Political squabbling, rookie wanderlust and Israel's arrest of dozens of lawmakers have effectively shut down the Palestinian parliament.
A session planned for Tuesday was to have been the first in four months. It was canceled because a dozen Hamas legislators preferred to go on a junket to Indonesia instead, and the deputy speaker believed he wouldn't get a quorum of at least 67 out of 132 lawmakers.
The extended break has largely gone unnoticed by a jaded public. Polls indicate that after years of inaction by the lawmakers, Palestinians don't have much faith in parliament.
"The public doesn't feel the absence of the legislative council because ... it didn't do its job," political scientist Ali Jerbawi said.
Parliament was formed in 1996 as part of the interim peace deals with Israel. For the first 10 years it was controlled by the Fatah movement founded by the late Yasser Arafat, predecessor of moderate Palestinian President Mahmoud Abbas.
A year ago, the Islamic militant Hamas swept parliament elections, winning 74 seats, compared to 45 for Fatah, and enabling Hamas to form a government without relying on a coalition partner.
Today, 41 legislators are in Israeli lockups, including 37 from Hamas. Israel has rounded up dozens of Hamas officials in recent months on charges of membership of an outlawed organization.
The detentions have weakened Hamas' control of parliament, since those in prison cannot cast a vote.
Initially, Fatah promised Hamas it wouldn't exploit the sudden advantage. However, with the power struggle between the rival movements intensifying -- 35 people were killed in Hamas-Fatah fighting in the past month -- such promises no longer hold.
"At the beginning, ... we said we will not play into the hand of the occupation," said Fatah lawmaker Abdullah Abdullah, referring to the Israeli arrests. "But if something comes up for a vote, we will vote. If something bad is affecting our nation, we will do our duty."
Abdullah said he believes his party's numerical advantage is the main reason behind what he portrayed as Hamas' reluctance to convene parliament. The legislature hasn't passed any laws since Hamas' election.
The last full session was held in September, though Fatah derailed one of the sessions because the agenda didn't include appearances by Prime Minister Ismail Haniyeh and Interior Minister Said Siyam, both of Hamas.
Hamas accused Fatah of playing into Israel's hands, saying the arrests of the lawmakers were meant to weaken parliament.
"They [Fatah lawmakers] want to help the Zionists remove Hamas from power," Hamas legislator Mushir al-Masri said .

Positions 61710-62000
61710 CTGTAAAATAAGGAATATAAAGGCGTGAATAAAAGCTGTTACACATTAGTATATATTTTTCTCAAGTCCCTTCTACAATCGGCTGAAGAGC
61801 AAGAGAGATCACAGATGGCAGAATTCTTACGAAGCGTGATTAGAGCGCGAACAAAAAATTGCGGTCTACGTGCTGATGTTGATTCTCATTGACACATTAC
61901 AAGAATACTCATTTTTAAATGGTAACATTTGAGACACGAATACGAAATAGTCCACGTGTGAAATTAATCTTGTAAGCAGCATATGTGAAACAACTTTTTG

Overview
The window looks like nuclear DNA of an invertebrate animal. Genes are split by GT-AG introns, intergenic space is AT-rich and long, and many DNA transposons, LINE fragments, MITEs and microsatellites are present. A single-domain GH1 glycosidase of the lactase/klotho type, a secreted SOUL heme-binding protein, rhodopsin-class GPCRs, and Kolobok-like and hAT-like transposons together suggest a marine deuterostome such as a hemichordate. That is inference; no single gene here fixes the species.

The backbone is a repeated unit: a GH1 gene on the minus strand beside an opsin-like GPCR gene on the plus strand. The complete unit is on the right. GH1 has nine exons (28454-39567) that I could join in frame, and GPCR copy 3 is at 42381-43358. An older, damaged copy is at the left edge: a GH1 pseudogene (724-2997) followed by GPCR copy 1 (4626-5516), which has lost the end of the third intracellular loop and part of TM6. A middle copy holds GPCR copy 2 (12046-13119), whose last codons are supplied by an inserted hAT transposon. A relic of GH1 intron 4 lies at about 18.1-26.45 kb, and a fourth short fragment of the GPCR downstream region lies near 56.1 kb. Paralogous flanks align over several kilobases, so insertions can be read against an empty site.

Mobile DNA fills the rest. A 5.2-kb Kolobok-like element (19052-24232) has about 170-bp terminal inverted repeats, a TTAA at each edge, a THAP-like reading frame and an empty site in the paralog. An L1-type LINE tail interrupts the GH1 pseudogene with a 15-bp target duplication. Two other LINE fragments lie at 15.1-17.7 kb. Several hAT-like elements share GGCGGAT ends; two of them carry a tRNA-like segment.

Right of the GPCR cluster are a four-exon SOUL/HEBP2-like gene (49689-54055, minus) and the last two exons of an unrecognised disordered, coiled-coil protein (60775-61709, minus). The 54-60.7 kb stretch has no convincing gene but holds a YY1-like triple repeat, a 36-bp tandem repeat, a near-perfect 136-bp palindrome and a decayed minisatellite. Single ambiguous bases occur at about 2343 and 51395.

Deputy Speaker Ahmed Bahar of Hamas, filling in for the imprisoned speaker, denied politics played a part in his decision to call off the last two sessions, including Tuesday's.
He said legislators were either sick or abroad, and that the technician who operates the video hookup between simultaneous parliament sessions in the West Bank and Gaza -- a device to get around Israeli travel restrictions -- didn't show up for work because of alleged threats.
The main reason, he said, was the trip to Indonesia, according to Hamas. The trip is being funded in part by the Indonesian hosts.
"This time, there is a big delegation that has to leave," Bahar said. "They've been planning this trip for more than two months, and it just so happened that they had to leave at the same time that the session was called."
Pollster Nader Said of the West Bank's Bir Zeit University said most Palestinians did not have high expectations of the legislature to begin with, and that the long recess didn't change that view.
In a September survey by Said, 55 percent said they had a negative opinion of parliament, making it one the least regarded institutions, on par only with the Cabinet. The error margin was 3 percentage points.
"It's not one of the priorities to activate the legislative council," Said said of the public's concerns. "They are more concerned about internal fighting. People didn't have high expectations of the legislative council, they had high expectations of the government."
The previous, Fatah-controlled legislature, was widely seen as a rubber stamp for Arafat, the autocratic ruler who died two years ago. However, lawmakers did pass a forerunner to a constitution and were able exercise some oversight over the government.
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